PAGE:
March 21, 2008
By Mary Frost
BROOKLYN — The Second U.S. Court of Appeals Thursday upheld a district court’s denial of a demand by the founding principal of a Brooklyn Arabic-themed public school to get her job back while waiting for her case to wind its way through the court system.
The judges also made it clear in their decision, as well as in court at the hearing, that they did not believe the DOE treated Debbie fairly when they forced her to resign
While it has been reported in the media that this decision means the city cannot be forced to return Debbie Almontaser to her position as principal of Khalil Gibran International Academy (KGIA), the longtime educator’s supporters say that this is inaccurate.
According to Almontaser’s lawyer, Alan Levine, the case is now being sent back to the district court without affirming the district court’s interpretation of a central point: Judge Sidney Stein’s ruling that Almontaser’s speech on the word, intifada was not constitutionally protected.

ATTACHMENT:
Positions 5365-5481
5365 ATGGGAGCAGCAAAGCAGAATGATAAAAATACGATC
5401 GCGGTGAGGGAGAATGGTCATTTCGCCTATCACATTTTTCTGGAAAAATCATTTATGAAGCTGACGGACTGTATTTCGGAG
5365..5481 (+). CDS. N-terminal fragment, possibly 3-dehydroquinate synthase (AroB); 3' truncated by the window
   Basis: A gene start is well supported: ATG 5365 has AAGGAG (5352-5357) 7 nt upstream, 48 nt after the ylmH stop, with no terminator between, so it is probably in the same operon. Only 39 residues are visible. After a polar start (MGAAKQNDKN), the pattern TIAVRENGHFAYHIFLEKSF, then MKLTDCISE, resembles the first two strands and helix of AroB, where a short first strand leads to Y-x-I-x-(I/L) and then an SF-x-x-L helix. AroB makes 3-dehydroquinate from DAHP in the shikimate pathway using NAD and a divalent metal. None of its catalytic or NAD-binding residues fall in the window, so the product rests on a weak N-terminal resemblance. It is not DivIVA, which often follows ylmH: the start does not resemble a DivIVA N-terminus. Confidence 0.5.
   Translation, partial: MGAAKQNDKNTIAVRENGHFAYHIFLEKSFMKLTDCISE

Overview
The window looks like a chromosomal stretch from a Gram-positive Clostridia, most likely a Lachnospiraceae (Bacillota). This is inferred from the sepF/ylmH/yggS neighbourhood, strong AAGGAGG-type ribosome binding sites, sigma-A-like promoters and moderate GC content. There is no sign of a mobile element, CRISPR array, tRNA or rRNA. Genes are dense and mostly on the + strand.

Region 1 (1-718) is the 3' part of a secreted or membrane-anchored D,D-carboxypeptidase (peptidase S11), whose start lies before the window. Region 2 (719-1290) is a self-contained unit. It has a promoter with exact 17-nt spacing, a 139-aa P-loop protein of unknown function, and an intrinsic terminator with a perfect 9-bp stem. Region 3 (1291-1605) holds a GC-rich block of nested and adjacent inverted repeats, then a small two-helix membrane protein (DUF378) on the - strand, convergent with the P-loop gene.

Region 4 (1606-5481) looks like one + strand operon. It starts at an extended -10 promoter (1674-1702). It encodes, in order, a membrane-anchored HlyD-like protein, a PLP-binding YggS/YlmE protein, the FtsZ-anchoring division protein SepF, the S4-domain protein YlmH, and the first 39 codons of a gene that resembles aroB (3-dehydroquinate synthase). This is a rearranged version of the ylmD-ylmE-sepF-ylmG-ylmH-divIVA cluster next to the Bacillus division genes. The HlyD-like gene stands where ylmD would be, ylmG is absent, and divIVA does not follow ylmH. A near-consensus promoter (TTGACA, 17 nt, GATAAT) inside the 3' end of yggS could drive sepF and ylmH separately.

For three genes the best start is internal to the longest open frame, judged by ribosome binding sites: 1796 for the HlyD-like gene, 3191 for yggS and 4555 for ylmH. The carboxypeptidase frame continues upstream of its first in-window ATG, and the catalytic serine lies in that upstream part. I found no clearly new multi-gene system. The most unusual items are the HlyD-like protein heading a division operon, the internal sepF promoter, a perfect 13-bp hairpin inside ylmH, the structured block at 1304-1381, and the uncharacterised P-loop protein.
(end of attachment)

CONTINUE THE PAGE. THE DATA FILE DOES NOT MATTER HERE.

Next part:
“We will contact the court next week seeking a conference, where we’ll talk about what the next stage of litigation will be,” Levine told the Brooklyn Eagle Friday.
“Eventually if the case proceeds, she will prevail because: one, it seems beyond question that she was forced to resign because of her public remarks, which are constitutionally protected; and two, when she reapplied for the permanent position, the community superintendent rubber-stamped Commissioner Klein’s prior determination that she not be placed back as principal.” Read More…